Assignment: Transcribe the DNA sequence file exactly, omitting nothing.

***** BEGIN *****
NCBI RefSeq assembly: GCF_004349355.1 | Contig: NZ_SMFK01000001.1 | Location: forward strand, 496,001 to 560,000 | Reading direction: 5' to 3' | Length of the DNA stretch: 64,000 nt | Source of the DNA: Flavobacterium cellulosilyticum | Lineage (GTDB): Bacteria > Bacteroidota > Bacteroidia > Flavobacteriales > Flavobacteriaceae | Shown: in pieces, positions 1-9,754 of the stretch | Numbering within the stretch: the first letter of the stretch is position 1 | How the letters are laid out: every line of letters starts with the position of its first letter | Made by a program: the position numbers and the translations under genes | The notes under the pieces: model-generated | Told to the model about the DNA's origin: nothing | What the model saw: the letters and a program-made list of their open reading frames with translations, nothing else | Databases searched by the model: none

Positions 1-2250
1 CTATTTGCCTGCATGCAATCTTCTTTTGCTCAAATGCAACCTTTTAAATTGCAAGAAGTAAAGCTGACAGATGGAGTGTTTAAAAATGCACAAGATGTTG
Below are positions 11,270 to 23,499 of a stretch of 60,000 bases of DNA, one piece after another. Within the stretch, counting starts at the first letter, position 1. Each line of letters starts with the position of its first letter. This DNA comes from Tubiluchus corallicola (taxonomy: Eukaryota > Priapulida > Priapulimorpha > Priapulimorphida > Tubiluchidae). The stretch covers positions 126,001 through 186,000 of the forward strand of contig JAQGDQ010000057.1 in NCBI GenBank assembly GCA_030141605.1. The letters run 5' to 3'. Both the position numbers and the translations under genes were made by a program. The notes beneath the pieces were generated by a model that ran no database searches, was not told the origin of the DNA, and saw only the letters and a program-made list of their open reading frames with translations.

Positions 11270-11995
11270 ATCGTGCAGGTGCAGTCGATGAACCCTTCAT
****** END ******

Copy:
NCBI RefSeq assembly: GCF_004349355.1 | Contig: NZ_SMFK01000001.1 | Location: forward strand, 496,001 to 560,000 | Reading direction: 5' to 3' | Length of the DNA stretch: 64,000 nt | Source of the DNA: Flavobacterium cellulosilyticum | Lineage (GTDB): Bacteria > Bacteroidota > Bacteroidia > Flavobacteriales > Flavobacteriaceae | Shown: in pieces, positions 1-9,754 of the stretch | Numbering within the stretch: the first letter of the stretch is position 1 | How the letters are laid out: every line of letters starts with the position of its first letter | Made by a program: the position numbers and the translations under genes | The notes under the pieces: model-generated | Told to the model about the DNA's origin: nothing | What the model saw: the letters and a program-made list of their open reading frames with translations, nothing else | Databases searched by the model: none

Positions 1-2250
1 CTATTTGCCTGCATGCAATCTTCTTTTGCTCAAATGCAACCTTTTAAATTGCAAGAAGTAAAGCTGACAGATGGAGTGTTTAAAAATGCACAAGATGTTG
Below are positions 11,270 to 23,499 of a stretch of 60,000 bases of DNA, one piece after another. Within the stretch, counting starts at the first letter, position 1. Each line of letters starts with the position of its first letter. This DNA comes from Tubiluchus corallicola (taxonomy: Eukaryota > Priapulida > Priapulimorpha > Priapulimorphida > Tubiluchidae). The stretch covers positions 126,001 through 186,000 of the forward strand of contig JAQGDQ010000057.1 in NCBI GenBank assembly GCA_030141605.1. The letters run 5' to 3'. Both the position numbers and the translations under genes were made by a program. The notes beneath the pieces were generated by a model that ran no database searches, was not told the origin of the DNA, and saw only the letters and a program-made list of their open reading frames with translations.

Positions 11270-11995
11270 ATCGTGCAGGTGCAGTCGATGAACCCTTCAT